Speaking on the recent report, Kamini Sawhney, Director, Museum of Art & Photography (MAP), said, "MAP is focused on changing the notion of a museum in India, by enabling more relevant and inclusive programming, both online and in our space in Bengaluru. The audience research commissioned by MAP, and conducted by the ReReeti Foundation, provides valuable, and actionable insights which we hope will help museums across the country better understand their consumer base, improve decision making and deepen social impact." As much as 62.3 per cent college students and 47.6 per cent professionals/homemakers perceive culture as anthropological and sociological. Music was the most popular cultural event likely to be attended, followed by heritage tours and plays/comedy shows for Indian audiences.
Over 70 per cent of college students visit museums with family and friends; working professionals, homemakers and senior citizens also predominantly visit with groups/ spouses (indicating a need to focus on increased group programming/facilitation). As much as 68 per cent of people were optimistic about going outdoors for activities and events in 2021. As much as 60.6 per cent said Indian museums are not experimental enough, and can do more to create engaging content that is also relevant to surrounding communities.(IANS/MBI)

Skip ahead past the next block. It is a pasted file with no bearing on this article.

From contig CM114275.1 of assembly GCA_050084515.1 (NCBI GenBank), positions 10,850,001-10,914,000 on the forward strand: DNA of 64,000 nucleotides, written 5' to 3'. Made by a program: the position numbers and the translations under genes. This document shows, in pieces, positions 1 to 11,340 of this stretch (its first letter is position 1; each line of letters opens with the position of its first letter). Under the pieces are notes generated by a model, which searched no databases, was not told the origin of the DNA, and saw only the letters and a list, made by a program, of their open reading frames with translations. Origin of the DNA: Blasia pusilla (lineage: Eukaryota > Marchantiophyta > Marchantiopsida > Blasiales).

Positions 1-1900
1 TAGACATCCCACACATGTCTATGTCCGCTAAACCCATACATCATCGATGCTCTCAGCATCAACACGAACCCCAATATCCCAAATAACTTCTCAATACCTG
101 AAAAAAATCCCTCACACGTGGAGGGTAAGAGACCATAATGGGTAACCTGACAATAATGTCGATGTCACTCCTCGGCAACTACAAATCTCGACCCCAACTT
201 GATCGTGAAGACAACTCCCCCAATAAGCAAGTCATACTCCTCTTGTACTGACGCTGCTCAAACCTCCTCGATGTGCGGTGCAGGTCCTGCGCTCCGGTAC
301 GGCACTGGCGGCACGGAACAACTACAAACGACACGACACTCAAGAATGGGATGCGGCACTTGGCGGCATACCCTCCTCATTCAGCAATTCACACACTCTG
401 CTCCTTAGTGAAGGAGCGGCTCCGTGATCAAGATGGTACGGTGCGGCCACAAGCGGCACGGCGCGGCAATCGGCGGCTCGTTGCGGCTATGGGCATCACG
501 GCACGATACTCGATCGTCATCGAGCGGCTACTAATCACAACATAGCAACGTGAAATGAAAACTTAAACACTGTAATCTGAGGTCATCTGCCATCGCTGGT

Keywords: Art, Culture, India, Museum, Music
What is the best way to save Goa from deforestation?
Drinking feni, may well be the answer, says the secretary of the Goa Cashew Feni Distillers and Bottlers Association Hansel Vaz, who on Thursday said, that sipping the state's unique alcoholic drink and making it popular would directly aid the greening of Goa's hills and other barren landscapes.
"To get more cashews, we need to plant more trees. I always say, by drinking feni you will save Goa, because we will be planting more cashew trees and we will have greener hills. The beauty of cashew is you do not need fertile land. You can grow it on a hill which can provide no nutrition. We will be able to grow more trees, if we can sell feni properly," Vaz said. Vaz's comments come at a time when the hillsides of the coastal state have witnessed significant deforestation for real estate development and for infrastructure projects. Feni is manufactured by fermenting and double distilling juice from the cashew apple.
Best way to keep Goa green is to grab yourself a glass of feni. | IANS